Mexican National Sentenced to 210 Months for Conspiring with Edgewood Man to Distribute Heroin Resulting in User’s Death
Case Prosecuted as Part of HOPE Initiative Which Seeks to Reduce the Number of Opioid-Related Deaths in New Mexico
ALBUQUERQUE – Rosendo Flores Angulo, 40, a Mexican national, was sentenced today in federal court in Santa Fe, N.M., to 210 months of imprisonment for participating in a conspiracy to distribute heroin that resulted in the death of the user. Angulo will be deported after he completes his prison sentence.
This case was initiated on Sept. 18, 2015, by the filing of a criminal complaint charging Angulo with heroin trafficking charges based on a number of heroin sales to two undercover DEA agents in Bernalillo and Sandoval Counties, N.M., between July 2015 and Sept. 2015. On Oct. 20, 2015, Angulo and co-defendant Curtis Hutchinson, 32, of Edgewood, N.M., were indicted and charged with participating in a heroin trafficking conspiracy. In addition to the conspiracy charge, the 17-count indictment charged both men with two counts of heroin distribution and Angulo alone with an additional 14 counts of heroin distribution.
On May 25, 2016, a federal grand jury returned an 18-count superseding indictment against Angulo and Hutchinson that added a “death resulting” count charging that the two men had conspired to distribute, and had distributed, heroin that resulted in the death of the person who used the drug. According to the superseding indictment, on April 29, 2015, Angulo and Hutchinson distributed heroin to a person who died as a result of using that heroin. The two men were charged with committing this crime in Bernalillo County.
On March 8, 2017, Angulo entered a guilty plea to a felony information charging him with conspiracy to distribute heroin. In his plea agreement, Angulo admitted being a mid-level drug dealer who distributed heroin to low-level drug dealers and heroin users in Albuquerque in 2014 and 2015. Hutchinson was one of the low-level drug dealers to whom Angulo supplied heroin. Angulo admitted supplying heroin to Hutchinson on April 29, 2015, and acknowledged learning that Hutchinson sold some of the heroin to a young man, who collapsed and died after using the heroin. The plea agreement states that a medical toxicologist concluded that the heroin was the cause of the young man’s death; the young man would not have died if he had not used the heroin.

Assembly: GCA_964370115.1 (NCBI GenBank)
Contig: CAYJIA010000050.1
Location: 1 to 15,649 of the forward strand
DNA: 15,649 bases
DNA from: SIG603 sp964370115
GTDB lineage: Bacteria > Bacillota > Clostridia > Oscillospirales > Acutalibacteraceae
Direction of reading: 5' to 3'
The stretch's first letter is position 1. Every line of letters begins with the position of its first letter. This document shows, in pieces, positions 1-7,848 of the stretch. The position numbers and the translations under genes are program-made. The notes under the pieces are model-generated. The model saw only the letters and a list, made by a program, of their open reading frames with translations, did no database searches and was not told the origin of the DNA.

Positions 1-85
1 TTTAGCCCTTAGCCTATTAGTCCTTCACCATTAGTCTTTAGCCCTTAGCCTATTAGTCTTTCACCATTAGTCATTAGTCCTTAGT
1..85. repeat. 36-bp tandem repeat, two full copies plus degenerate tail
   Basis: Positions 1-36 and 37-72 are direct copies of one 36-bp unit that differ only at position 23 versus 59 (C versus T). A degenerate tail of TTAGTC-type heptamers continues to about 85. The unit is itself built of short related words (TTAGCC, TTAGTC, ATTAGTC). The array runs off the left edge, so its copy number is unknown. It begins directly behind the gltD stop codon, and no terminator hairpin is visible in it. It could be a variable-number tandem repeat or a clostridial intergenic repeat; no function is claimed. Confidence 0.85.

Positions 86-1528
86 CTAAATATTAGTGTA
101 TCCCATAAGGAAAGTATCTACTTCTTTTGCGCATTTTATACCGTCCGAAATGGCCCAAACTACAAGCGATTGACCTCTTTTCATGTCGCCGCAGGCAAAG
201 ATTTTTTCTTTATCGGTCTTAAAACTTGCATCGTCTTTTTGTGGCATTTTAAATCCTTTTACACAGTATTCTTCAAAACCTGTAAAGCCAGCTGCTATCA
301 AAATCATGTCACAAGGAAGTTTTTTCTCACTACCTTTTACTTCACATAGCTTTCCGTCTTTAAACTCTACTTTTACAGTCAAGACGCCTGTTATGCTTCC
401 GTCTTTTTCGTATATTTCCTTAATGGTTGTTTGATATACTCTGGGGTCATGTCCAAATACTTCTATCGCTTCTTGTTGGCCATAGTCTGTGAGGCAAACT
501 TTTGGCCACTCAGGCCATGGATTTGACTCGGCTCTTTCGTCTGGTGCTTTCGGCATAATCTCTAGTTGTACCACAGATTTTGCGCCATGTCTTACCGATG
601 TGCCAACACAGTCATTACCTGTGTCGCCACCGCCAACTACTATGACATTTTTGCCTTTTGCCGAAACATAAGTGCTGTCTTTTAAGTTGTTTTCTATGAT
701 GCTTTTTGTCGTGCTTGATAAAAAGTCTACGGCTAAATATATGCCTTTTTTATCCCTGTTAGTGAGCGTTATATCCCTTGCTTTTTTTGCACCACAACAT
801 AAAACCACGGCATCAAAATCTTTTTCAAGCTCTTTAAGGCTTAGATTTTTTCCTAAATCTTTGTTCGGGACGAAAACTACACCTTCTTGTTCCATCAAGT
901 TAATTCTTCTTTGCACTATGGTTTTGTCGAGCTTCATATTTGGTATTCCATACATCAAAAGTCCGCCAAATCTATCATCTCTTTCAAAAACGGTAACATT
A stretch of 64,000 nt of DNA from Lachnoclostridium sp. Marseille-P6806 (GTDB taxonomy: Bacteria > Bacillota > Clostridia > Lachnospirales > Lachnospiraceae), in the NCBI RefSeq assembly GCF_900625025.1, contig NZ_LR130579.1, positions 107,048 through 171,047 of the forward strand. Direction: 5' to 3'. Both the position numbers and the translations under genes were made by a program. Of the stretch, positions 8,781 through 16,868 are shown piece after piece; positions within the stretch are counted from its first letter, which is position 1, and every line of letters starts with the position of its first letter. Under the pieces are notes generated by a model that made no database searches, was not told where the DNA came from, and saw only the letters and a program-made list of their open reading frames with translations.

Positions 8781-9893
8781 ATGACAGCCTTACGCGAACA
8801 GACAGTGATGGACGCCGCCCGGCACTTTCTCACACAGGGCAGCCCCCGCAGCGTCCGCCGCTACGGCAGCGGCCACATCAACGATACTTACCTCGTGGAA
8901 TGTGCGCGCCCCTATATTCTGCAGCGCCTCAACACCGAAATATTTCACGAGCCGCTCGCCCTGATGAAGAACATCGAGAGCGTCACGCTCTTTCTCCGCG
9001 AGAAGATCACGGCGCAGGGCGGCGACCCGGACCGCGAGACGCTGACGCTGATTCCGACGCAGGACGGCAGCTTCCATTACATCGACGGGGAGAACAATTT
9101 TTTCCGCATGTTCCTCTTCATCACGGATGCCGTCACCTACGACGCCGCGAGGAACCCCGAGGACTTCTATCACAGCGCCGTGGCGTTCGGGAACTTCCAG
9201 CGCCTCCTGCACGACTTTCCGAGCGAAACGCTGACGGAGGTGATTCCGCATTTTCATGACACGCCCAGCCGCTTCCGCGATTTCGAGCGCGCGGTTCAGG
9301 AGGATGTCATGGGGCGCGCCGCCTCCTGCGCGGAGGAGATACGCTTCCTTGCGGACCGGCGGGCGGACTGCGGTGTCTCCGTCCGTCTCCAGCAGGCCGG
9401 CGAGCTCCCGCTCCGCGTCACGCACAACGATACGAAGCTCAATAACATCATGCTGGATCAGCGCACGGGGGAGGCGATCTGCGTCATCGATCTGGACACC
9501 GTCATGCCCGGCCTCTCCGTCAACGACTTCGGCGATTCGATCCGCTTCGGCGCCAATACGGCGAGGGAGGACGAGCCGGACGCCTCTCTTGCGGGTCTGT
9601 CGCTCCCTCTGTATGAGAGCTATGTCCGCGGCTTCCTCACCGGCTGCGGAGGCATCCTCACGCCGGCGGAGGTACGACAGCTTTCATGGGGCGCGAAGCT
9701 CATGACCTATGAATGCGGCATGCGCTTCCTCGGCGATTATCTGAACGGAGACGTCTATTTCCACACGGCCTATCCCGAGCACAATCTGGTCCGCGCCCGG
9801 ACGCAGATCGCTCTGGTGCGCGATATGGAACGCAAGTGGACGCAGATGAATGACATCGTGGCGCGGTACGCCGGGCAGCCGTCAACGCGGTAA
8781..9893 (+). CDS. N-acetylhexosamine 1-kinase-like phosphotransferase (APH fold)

Hutchinson previously pled guilty on Sept. 22, 2016, to conspiring with Angulo to distribute heroin that resulted in the death of a person who used the heroin. When Hutchinson entered his guilty plea, he admitted selling $20.00 of heroin – approximately 0.25 of a gram – to an acquaintance on April 29, 2015, and acknowledged learning that the acquaintance died as result of using that heroin. At sentencing, Hutchinson faces a statutory penalty of not less than 20 years and not more than life imprisonment. He remains in custody pending a sentencing hearing, which has yet to be scheduled.
The Albuquerque office of the DEA investigated this case, which is being prosecuted by Assistant U.S. Attorney Timothy S. Vasquez, as part of the New Mexico Heroin and Opioid Prevention and Education (HOPE) Initiative.
The HOPE Initiative was launched in January 2015 by the UNM Health Sciences Center and the U.S. Attorney’s Office in response to the national opioid epidemic, which has had a disproportionately devastating impact on New Mexico. Opioid addiction has taken a toll on public safety, public health and the economic viability of our communities. Working in partnership with the DEA, the Bernalillo County Opioid Accountability Initiative, Healing Addiction in our Community (HAC), the Albuquerque Public Schools and other community stakeholders, HOPE’s principal goals are to protect our communities from the dangers associated with heroin and opioid painkillers and reducing the number of opioid-related deaths in New Mexico.
The HOPE Initiative is comprised of five components: (1) prevention and education; (2) treatment; (3) law enforcement; (4) reentry; and (5) strategic planning. HOPE’s law enforcement component is led by the Organized Crime Section of the U.S. Attorney’s Office and the DEA in conjunction with their federal, state, local and tribal law enforcement partners. Targeting members of major heroin and opioid trafficking organizations for investigation and prosecution is a priority of the HOPE Initiative. Learn more about the New Mexico HOPE Initiative at http://www.HopeInitiativeNM.org.